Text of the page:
It doesn’t take too much poking around my blog before you notice that I love my dogs, especially the newest edition to our family, an eight-month old Australian Shepherd named “Donkey.” While frequently too smart for his own good, he’s an excellent watchdog. His drive for running is never-ending. And being this woman’s best friend, I want to do my part in making sure he’s safe, healthy and well prepared for running.
Here are few tips to keep your furry friend happy and running healthy for years to come:
- Make sure you have a breed of dog that suits running. Many mutts, retrievers and larger breeds are great at keeping up, while huskies and herding dogs are great for distances. And contrary to popular belief, greyhounds do no make the best running dogs. They are great sprinters, but have very little endurance.
- Take a trip to the vet to make sure your dog is healthy enough to start running. Most veterinarians recommend waiting at least year for the bone joints and hips to fully develop before a dog can begin a running program.
- Don’t shave heavy coated dogs like huskies. Dogs do not sweat like humans. Their cooling process is done by panting, sweating at the paws and cooling the blood in their ears. Shaving the dog does nothing to keep the dog cool.
- Make sure your dog is on a balanced diet. As with humans, nutrition is key to a keeping up energy. A human-grade, high protein dog food is best. With this in mind, try to time the feeding of your dog so that he can run on an empty stomach to avoid vomiting.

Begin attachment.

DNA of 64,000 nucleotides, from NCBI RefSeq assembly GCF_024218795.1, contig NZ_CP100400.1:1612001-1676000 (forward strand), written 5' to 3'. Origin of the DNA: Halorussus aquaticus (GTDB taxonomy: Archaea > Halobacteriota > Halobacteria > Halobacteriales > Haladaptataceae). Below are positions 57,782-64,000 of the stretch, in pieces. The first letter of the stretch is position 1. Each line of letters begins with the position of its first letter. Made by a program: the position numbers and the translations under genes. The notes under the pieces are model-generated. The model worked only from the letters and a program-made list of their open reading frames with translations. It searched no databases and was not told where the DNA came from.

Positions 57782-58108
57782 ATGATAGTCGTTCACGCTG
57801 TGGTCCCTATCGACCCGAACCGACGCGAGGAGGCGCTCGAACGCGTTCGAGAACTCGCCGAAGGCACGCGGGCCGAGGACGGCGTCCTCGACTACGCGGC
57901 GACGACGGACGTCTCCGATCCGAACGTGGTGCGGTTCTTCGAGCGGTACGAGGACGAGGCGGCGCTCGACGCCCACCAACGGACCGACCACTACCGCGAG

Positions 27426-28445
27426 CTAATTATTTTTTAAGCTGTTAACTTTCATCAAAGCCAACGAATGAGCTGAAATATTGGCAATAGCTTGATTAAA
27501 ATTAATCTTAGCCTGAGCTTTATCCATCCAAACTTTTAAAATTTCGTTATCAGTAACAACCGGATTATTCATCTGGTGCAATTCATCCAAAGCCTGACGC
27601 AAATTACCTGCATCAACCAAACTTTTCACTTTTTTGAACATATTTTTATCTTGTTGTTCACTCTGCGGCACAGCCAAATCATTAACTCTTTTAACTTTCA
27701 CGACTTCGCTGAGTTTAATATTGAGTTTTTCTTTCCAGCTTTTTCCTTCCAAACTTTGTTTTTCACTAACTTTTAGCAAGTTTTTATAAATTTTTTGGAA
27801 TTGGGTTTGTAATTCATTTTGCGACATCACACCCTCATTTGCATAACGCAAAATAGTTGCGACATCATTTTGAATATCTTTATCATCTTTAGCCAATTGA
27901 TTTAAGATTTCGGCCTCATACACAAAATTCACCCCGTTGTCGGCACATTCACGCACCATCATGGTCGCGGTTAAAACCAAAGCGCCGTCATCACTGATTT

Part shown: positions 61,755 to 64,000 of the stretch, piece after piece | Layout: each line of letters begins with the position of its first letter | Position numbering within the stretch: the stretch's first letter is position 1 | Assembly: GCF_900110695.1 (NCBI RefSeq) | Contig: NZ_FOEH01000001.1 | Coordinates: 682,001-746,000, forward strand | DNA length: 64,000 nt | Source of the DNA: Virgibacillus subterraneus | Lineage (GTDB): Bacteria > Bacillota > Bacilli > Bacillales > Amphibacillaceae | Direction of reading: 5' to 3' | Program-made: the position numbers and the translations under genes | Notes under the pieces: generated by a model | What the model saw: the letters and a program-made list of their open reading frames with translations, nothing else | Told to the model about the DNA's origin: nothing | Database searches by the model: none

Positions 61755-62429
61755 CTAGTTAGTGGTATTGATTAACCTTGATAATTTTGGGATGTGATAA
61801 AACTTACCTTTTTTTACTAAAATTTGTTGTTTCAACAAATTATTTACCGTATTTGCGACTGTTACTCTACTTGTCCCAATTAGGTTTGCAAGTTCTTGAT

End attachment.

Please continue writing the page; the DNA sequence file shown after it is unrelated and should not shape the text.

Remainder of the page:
- Start our slowly and with short distances. Just as humans need one, create a training plan for your dog. Start out gradually and recognize your dog’s limits; a poorly conditioned dog could lead to serious health concerns.
- When possible, run on trails or soft surfaces and always check paws frequently for wear. Hot pavement can cause blistering and trail running can lead to cuts and scrapes. Also be sure to keep the toenails trimmed to avoid snagging on grass or roots.
- Most public running areas require that your dog run on leash. I use a Gentle Leaderfor Donkey, but many people use a harness. A dog jogger leashis also an option if you want to run hands free. Attaching a leash to a collar is okay as long as your dog doesn’t pull. This can rub the fur off, causing abrasions and also restricting breathing.
- Carry enough water for two and offer water to your dog frequently. Bring a portable bowl, or teach your dog to drink from a bottle. Never force your dog to drink; he will drink when he’s ready.
- Most importantly, run when temperatures are coolest. I run with Donkey early in the morning before daylight hours or in the evening just after sunset. Overheating is a big concern and can cause brain damage or death. Many dogs aren’t smart enough to know when enough is enough, so learn to recognize signs of fatigue such as panting, weaving, falling behind, and foaming at the mouth. If you notice any of these symptoms, immediately pour cool water your dog’s back. If the symptoms don’t subside, get to your vet as soon as possible.
Use common sense when hiking or running with your dog. It will make it an activity that can be enjoyed safely for a long time. If you want to read more about people who run with their dogs, check out these running blogs:
Julie Berg and Topaz’s Run On
Karrie and Niko’s Marathena